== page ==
Complications: Atul Gawande

This weekend’s reading has included this book. In fact, I haven’t read anything else. The last two chapters in particular explore the relationship between doctors, their patients, between patient autonomy and taking clinical responsibility.

Atul Gawande is a surgeon and writer based in Boston, Massachusetts. He has written several very popular books about the praactice of medicine, as well as delivering four Reith lectures for the BBC in 2014.

This is his first book, published in the UK in 2002. There are fourteen essays, grouped into three sections. The first deals with fallibility and error, and the second looks at the mystery of medicine.

The final four essays discuss how we manage uncertainty in medicine, the interface between clinical evidence and human decisions. The penultimate essay is entitled ‘Whose body is it anyway’. In this essay, he discusses some of the core issues of realistic medicine, fourteen years before Catherine Calderwood coined the phrase. In truth, consent and patient autonomy are not new, but having a banner under which to explore these themes has been powerful.

He discusses the gap between what patients want and what they hope for. His writing is straightforward, and his arguments are illustrated by cases, the stories that hook clinicians into the debate. He describes how honest clinical discussions allow patients to understand what is happening, and take their share in the decisions.

In his own words: ‘Just as there is an art to being a doctor, there is an art to being a patient. You must choose wisely when to submit and when to assert yourself. Even when patients decide not to decide they should still question their physicians and insist on explanations… You do the best you can, taking the measure of your doctors and nurses and your own situation, trying to be neither too passive nor too pushy for your own good.’

‘Where many ethicists go wrong it is in promoting patient autonomy as a kind of ultimate value in medicines rather than recognising it as one value amongst others. Schneider (The Practice of Autonomy) found that what patients want most from doctors isn’t autonomy per se; it’s competence and kindness. Now kindness will often involve respecting patient autonomy, assuring that they have control over vital decisions. But it may also mean taking on burdensome decisions when patients don’t want to make them, or guiding patients when they do.’

‘Even when patients do want to make their own decisions there are times when the compassionate thing to do is to press hard: to steer them to accept an operation or treatment that they fear or forgo one that they pinned their hopes on. Many ethicists find this line of reasoning disturbing, and medicine will continue to struggle with how patients and doctors ought to make decisions. But, as the field grows ever more complex and technological the real task isn’t to banish paternalism; the real task is to preserve kindness.’

The eternal balance between clinical evidence, being clear about outcomes and chance, giving patients the chance to influence the chances that they have and the treatments that they receive.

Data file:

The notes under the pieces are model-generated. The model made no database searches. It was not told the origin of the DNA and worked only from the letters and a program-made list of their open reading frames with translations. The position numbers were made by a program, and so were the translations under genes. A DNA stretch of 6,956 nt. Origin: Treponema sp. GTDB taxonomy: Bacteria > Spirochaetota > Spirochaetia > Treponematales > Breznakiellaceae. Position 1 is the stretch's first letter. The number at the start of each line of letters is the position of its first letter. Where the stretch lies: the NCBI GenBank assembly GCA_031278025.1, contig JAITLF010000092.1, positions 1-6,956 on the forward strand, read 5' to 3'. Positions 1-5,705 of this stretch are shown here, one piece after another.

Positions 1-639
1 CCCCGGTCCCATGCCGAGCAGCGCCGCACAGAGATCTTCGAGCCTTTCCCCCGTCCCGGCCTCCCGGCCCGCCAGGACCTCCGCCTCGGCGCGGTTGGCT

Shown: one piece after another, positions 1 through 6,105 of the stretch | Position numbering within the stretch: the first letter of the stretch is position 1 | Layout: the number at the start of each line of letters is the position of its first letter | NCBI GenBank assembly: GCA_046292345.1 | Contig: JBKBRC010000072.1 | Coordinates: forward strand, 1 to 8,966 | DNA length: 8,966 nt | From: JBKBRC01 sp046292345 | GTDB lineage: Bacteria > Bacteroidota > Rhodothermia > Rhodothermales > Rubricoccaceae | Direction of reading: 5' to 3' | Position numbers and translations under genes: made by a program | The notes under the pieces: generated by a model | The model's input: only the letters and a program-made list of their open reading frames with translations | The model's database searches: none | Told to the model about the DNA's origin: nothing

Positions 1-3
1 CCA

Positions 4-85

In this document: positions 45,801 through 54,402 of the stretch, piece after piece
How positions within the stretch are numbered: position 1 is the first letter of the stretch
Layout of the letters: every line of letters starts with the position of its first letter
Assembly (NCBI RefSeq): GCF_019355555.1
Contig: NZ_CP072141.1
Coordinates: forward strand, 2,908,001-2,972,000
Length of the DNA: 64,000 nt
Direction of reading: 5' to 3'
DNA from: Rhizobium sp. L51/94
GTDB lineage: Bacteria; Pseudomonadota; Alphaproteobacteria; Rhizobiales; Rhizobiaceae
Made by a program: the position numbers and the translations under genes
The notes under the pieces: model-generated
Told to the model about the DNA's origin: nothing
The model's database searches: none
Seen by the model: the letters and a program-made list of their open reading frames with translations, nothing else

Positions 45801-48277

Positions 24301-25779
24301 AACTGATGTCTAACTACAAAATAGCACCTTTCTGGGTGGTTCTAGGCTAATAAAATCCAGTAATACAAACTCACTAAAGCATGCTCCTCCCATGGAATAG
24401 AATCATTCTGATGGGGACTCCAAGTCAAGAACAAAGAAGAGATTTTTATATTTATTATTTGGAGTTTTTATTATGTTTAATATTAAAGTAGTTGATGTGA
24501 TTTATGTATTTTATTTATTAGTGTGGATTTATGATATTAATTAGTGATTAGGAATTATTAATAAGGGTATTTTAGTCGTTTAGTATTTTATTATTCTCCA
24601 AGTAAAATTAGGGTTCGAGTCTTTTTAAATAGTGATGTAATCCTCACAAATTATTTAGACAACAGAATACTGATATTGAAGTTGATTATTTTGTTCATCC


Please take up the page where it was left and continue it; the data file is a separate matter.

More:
WHEN PATIENTS INVENT TO HELP THEMSELVES

It has been a long time since I blogged, but not for lack of ideas, more a deluge of concepts and ideas, combined with the ever-present day job.

Today, I read an article in the BMJ, (click here to read it yourself) and it has lit a slow fuse. The article is about the ultimate patient engagement, where individuals with a condition create solutions that revolutionise care. 

Patients really understand what it is like to live with their condition, to come to terms with how it will affect their living and their dying. Patients who have been given the opportunity to understand what their condition is, and how it will progress, patients who have time to focus on their own solutions, these are the people who are coming up with the solutions that healthcare industry had never considered. 

This is the ultimate patient engagement, where patients have found what is on offer doesn’t meet their needs, where the risks are unacceptable, or the outcomes just not good enough. 

The inventions covered include a new type of surgical prosthesis for aortic root problems in Marfan’s disease, a smart ileostomy bag that tells you when it needs attention, an app to self-manage repeat prescriptions and medication compliance, another IT solution that uses CBT to improve sleep, an physiotheraby device for hand rehabilitation. 

The people behind these innovations are all persistent, have really understood the issues they are trying to solve, and have been steadfast in their pursuit of developing and sharing their ideas for the good of people like themselves. For several, they comment that it has been a long, frustrating process. Tal Goldsworthy, the inventor of the aortic root device, comments ‘If I had known it was going to be this hard, I really wouldn’t have bothered’ – but never the less, he has devised a safer alternative to aortic root replacement, and 200 patients have been fitted with his device. 

What these innovaters have found in their paths to success has been a willing clinical supporter. In general, one of the key hooks is being able to show that the innovation makes for better care without adding complexity. 

The message – ‘if you are a doctor who believes in the technology, then two words are key: be brave’. It is so much easier not to do something, but with courage you can help technology to really grow’. Patients have their own lives to enhance, and that is a powerful motivator, but we need to be there as clinicians to make new ideas work.